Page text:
What is so interesting about Walk Two Moons is the wondrous cast of characters that Sharon has assembled. In the forward, she says that she draws from her large extended family and she must have a huge and interesting family. The grandparents remind me of my favorite characters from another Newbery winner, The Year Down Yonder by Richard Peck, because they are strong, wacky country folk. But then there is an introspective and sensitive father that reminds me of yet another Newbery winner favorite, the father and mother in Because of Winn Dixie by Kate DiCamillo. And then there is thirteen-year-old Salamanca Tree Hiddle herself. As complicated and interesting as Opal in Because of Winn Dixie and struggling with hurt inside her just like Opal. Don’t forget Phoebe Winterbottom and her family. Their story is significant and interesting enough to be its own book but is masterfully woven into Salamanca’s story as a foil that, when peeled away, reveals the truth of Sal’s situation to us, the reader. This book was so moving that I cried as it ended. [chapter book, ages 8-14]

Ruby Holler

Ruby Holler is a valentine to the beauty of really long marriages and foster children. In other hands, this strange combination wouldn’t work but  Sharon manages to take what could be cartoon-like — think A Series of Unfortunate Events or The Willoughbys with orphans-in-terrible-circumstances — and gives her characters depth and soul. She plunks them into an idyllic rural setting with an empty nester elderly couple and lets the magic happen. And there is magic everywhere, from the collectible carvings that Tiller and Sairy, the elderly couple “birth” from found wood by letting it happen. In this same meandering way, Dallas and Florida, the Trouble Twin orphans are able to let down their guard and finally know what it is like to be loved, and in turn, Tiller and Sairy find that all they every needed or wanted was right there all along at Ruby Holler. There are other twists and turns to the novel that make the plot a lot of fun from shifty characters to buried treasure  but I’ll leave that for you to discover. [chapter book, ages 8-14]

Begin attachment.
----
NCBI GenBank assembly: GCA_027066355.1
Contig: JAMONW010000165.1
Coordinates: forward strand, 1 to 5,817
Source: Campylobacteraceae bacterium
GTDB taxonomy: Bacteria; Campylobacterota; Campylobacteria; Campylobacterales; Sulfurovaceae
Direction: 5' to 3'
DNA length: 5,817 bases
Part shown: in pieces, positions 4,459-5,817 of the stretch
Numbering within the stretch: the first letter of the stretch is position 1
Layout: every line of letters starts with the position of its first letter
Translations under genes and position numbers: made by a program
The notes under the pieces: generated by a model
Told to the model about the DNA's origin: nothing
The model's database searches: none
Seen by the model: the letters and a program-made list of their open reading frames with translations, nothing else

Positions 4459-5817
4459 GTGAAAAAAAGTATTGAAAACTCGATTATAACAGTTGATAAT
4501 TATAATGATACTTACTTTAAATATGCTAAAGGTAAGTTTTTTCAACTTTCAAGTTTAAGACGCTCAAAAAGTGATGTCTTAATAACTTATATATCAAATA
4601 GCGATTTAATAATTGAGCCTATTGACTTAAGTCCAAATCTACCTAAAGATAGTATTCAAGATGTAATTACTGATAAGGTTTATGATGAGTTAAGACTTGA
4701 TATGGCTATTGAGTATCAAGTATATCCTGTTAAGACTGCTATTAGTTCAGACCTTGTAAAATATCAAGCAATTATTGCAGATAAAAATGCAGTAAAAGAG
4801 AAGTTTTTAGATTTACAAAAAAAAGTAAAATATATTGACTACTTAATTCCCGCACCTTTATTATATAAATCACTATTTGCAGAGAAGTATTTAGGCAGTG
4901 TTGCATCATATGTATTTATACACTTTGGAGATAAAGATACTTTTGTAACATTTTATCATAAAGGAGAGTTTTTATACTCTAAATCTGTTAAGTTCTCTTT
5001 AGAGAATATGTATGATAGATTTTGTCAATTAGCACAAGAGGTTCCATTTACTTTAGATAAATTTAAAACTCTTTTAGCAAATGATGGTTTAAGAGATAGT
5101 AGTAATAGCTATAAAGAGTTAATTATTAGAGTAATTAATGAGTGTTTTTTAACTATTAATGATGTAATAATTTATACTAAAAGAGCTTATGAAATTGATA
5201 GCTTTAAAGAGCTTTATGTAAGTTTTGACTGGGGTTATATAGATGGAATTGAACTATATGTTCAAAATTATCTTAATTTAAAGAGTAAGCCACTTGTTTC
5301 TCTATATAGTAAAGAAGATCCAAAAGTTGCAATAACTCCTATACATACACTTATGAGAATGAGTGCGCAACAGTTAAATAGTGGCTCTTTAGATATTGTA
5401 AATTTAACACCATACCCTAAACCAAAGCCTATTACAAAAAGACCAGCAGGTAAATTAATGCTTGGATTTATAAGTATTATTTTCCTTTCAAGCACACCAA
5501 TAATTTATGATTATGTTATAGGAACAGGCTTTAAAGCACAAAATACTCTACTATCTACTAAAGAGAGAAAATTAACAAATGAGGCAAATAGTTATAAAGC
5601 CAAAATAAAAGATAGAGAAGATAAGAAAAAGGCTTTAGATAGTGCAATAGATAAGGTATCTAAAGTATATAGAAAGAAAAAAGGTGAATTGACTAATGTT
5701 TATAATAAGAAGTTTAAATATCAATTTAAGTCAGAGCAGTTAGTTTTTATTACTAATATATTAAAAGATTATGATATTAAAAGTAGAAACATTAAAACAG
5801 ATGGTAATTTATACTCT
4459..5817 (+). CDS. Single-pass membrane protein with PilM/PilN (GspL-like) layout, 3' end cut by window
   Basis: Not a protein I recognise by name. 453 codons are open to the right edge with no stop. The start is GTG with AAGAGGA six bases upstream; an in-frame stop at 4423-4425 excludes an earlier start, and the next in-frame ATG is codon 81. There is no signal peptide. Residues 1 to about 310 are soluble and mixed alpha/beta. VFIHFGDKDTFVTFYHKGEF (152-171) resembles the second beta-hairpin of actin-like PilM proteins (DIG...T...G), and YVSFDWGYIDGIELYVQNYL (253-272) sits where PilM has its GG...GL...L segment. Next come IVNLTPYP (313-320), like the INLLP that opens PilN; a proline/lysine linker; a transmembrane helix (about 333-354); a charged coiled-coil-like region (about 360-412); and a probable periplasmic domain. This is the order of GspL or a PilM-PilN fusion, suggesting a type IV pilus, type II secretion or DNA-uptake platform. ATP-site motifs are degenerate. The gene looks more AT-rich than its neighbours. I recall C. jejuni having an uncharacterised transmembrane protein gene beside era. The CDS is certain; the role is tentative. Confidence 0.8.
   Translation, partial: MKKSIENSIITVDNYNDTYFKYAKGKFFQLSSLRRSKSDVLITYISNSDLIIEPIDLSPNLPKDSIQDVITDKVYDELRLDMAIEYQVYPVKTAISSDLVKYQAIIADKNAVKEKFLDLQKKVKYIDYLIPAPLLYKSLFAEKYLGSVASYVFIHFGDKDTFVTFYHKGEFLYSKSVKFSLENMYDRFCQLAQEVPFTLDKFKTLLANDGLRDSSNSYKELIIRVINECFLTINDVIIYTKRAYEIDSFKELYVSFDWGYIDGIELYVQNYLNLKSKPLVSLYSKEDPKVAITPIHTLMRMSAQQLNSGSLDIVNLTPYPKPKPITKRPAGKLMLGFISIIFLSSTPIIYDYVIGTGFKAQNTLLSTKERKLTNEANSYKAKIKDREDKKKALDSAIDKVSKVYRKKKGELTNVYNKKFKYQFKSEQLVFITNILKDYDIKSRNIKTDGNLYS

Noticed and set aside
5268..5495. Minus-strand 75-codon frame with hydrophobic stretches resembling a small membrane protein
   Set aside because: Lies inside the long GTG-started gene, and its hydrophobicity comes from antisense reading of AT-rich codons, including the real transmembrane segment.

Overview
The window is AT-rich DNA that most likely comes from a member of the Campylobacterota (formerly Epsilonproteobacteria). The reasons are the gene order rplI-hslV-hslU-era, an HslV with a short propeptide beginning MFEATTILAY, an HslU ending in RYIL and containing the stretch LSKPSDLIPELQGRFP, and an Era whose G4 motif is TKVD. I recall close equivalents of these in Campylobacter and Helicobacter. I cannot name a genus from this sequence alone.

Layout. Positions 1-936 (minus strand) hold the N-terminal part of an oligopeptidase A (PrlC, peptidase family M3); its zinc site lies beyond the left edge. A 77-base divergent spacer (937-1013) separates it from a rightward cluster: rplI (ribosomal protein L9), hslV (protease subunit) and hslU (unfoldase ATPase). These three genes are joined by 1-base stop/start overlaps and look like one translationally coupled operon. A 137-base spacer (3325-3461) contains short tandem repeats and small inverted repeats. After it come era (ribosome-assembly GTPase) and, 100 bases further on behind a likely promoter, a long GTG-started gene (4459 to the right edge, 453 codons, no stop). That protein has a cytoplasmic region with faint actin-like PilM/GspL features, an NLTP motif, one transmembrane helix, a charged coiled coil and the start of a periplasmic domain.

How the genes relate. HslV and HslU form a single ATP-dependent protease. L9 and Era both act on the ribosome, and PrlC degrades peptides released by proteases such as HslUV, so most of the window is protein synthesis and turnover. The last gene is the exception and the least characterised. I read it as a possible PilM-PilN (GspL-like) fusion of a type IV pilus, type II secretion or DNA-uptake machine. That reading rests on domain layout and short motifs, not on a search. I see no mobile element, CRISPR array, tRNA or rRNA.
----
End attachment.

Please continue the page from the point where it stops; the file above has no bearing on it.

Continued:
Ruby Holler won a Carnegie Award for Children’s Literature. I know that I go on and on about obscure children’s lit awards (and that no one cares), but my point is that there are soooo many books deserving of Newbery recognition and these other obscure awards help to identify great books.  Ruby Holler is the perfect example!

To examine any book more closely at Amazon, please click on image of book.

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By Mia Wenjen, PragmaticMom


  1. Ama

    I can understand your daughter not wanting to read Walk Two Moons. I recently listened to the audiobook. It is a fantastically written novel, but it is sad. I couldn’t keep from crying.

    Oddly enough, I haven’t read a lot of Creech’s work. This is something I need to remedy!

    • To Ama,
      I only just discovered Sharon Creech. I must have been living under a rock or something but now I am a huge, huge fan. Walk Two Moons is sad but such a great read. I hope my daughter will come around in a few years!

  2. Chelsea Brown

    Well i came here to find out what sharons daughters name is but i cant find it know were? Any help guys?

  3. LOVE Sharon Creech, such a ‘go-to’ sure-fire section of the library to please most readers. I feel the same as you Mia, curious about why I love some books and my daughter doesn’t and vice versa. I know Bridge to Terabithia was a life changer for me as a fifth grader and I couldn’t wait to introduce it to my daughter… “too sad” she said… I know, BUT, so amazing!
    Oh, and as for Sharon Creech’s daughter… looks like her name is Karin, part of her inspiration for her year 2000 book, The Wanderer